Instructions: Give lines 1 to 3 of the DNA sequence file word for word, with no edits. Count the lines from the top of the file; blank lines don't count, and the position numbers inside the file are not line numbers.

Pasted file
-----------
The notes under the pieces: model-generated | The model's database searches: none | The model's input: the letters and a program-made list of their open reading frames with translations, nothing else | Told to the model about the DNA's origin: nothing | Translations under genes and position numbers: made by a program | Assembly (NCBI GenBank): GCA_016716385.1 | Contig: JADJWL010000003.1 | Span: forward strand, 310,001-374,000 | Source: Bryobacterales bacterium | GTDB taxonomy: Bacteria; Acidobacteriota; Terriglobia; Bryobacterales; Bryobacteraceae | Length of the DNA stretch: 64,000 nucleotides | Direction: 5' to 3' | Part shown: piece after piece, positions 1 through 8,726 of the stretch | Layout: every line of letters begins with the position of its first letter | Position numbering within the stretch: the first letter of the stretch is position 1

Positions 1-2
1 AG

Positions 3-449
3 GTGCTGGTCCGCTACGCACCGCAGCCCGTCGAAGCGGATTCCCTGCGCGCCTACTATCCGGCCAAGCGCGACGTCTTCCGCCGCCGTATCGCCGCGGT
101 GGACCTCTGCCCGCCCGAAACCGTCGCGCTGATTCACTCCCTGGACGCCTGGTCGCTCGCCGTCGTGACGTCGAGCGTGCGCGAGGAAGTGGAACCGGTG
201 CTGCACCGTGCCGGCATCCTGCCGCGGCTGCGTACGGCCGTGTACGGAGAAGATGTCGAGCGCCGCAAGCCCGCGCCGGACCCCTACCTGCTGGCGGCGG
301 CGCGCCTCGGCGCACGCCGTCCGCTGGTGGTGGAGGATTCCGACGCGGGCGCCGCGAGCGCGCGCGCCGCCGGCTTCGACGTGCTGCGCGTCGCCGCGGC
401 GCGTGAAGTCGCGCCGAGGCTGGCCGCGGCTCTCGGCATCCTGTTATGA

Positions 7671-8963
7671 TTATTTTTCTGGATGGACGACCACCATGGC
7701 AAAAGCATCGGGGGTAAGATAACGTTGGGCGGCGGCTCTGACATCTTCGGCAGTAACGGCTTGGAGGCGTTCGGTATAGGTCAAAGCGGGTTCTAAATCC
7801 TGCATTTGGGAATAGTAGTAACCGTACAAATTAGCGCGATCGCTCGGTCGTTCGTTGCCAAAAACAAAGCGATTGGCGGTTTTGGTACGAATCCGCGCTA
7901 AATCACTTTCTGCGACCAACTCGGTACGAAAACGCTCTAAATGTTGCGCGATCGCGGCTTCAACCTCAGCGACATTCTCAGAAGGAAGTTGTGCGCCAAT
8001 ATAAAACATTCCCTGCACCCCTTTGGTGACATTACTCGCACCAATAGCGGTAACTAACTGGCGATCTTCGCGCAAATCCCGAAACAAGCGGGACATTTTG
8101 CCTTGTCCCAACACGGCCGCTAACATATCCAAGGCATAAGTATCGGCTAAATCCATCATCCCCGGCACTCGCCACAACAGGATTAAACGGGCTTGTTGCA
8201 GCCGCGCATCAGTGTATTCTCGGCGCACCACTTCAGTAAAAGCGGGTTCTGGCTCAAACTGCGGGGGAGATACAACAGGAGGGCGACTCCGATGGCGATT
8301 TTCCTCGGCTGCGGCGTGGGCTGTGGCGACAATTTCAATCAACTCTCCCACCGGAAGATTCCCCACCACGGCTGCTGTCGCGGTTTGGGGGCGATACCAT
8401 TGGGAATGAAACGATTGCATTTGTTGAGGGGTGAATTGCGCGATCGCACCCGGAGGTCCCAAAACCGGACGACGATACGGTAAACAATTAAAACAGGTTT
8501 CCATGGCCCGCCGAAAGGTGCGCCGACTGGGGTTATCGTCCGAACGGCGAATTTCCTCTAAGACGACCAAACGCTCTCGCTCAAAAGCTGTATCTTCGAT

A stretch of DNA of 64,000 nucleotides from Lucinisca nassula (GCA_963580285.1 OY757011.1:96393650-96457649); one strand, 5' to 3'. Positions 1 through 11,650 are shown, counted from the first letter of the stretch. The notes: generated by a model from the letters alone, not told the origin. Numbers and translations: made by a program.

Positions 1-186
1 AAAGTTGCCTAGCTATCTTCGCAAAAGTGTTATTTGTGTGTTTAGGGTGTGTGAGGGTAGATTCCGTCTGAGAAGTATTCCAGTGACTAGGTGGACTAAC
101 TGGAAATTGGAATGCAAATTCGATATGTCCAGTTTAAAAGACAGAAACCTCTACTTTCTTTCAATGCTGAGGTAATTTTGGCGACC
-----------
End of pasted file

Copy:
The notes under the pieces: model-generated | The model's database searches: none | The model's input: the letters and a program-made list of their open reading frames with translations, nothing else | Told to the model about the DNA's origin: nothing | Translations under genes and position numbers: made by a program | Assembly (NCBI GenBank): GCA_016716385.1 | Contig: JADJWL010000003.1 | Span: forward strand, 310,001-374,000 | Source: Bryobacterales bacterium | GTDB taxonomy: Bacteria; Acidobacteriota; Terriglobia; Bryobacterales; Bryobacteraceae | Length of the DNA stretch: 64,000 nucleotides | Direction: 5' to 3' | Part shown: piece after piece, positions 1 through 8,726 of the stretch | Layout: every line of letters begins with the position of its first letter | Position numbering within the stretch: the first letter of the stretch is position 1

Positions 1-2
1 AG